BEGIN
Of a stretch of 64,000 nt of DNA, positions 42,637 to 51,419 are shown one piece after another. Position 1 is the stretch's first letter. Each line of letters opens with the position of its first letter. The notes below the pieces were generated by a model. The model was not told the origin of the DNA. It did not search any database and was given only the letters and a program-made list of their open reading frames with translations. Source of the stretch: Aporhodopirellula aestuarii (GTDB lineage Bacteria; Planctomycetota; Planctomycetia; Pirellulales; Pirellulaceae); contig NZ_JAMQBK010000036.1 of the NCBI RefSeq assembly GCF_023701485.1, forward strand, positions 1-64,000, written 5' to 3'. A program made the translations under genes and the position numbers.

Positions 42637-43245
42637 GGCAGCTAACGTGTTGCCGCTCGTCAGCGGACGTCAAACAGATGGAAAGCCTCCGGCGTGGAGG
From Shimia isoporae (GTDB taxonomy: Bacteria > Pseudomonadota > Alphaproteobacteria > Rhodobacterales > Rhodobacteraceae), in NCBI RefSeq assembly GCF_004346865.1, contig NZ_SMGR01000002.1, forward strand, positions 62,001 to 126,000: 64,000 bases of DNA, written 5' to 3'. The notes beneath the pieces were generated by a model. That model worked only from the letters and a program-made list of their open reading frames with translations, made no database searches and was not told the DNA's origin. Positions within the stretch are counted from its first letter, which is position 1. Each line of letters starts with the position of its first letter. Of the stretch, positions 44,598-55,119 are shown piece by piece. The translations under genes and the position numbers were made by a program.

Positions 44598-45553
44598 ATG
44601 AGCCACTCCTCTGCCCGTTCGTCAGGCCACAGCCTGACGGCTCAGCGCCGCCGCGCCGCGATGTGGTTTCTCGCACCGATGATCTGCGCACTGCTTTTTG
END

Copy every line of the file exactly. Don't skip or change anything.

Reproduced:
Of a stretch of 64,000 nt of DNA, positions 42,637 to 51,419 are shown one piece after another. Position 1 is the stretch's first letter. Each line of letters opens with the position of its first letter. The notes below the pieces were generated by a model. The model was not told the origin of the DNA. It did not search any database and was given only the letters and a program-made list of their open reading frames with translations. Source of the stretch: Aporhodopirellula aestuarii (GTDB lineage Bacteria; Planctomycetota; Planctomycetia; Pirellulales; Pirellulaceae); contig NZ_JAMQBK010000036.1 of the NCBI RefSeq assembly GCF_023701485.1, forward strand, positions 1-64,000, written 5' to 3'. A program made the translations under genes and the position numbers.

Positions 42637-43245
42637 GGCAGCTAACGTGTTGCCGCTCGTCAGCGGACGTCAAACAGATGGAAAGCCTCCGGCGTGGAGG
From Shimia isoporae (GTDB taxonomy: Bacteria > Pseudomonadota > Alphaproteobacteria > Rhodobacterales > Rhodobacteraceae), in NCBI RefSeq assembly GCF_004346865.1, contig NZ_SMGR01000002.1, forward strand, positions 62,001 to 126,000: 64,000 bases of DNA, written 5' to 3'. The notes beneath the pieces were generated by a model. That model worked only from the letters and a program-made list of their open reading frames with translations, made no database searches and was not told the DNA's origin. Positions within the stretch are counted from its first letter, which is position 1. Each line of letters starts with the position of its first letter. Of the stretch, positions 44,598-55,119 are shown piece by piece. The translations under genes and the position numbers were made by a program.

Positions 44598-45553
44598 ATG
44601 AGCCACTCCTCTGCCCGTTCGTCAGGCCACAGCCTGACGGCTCAGCGCCGCCGCGCCGCGATGTGGTTTCTCGCACCGATGATCTGCGCACTGCTTTTTG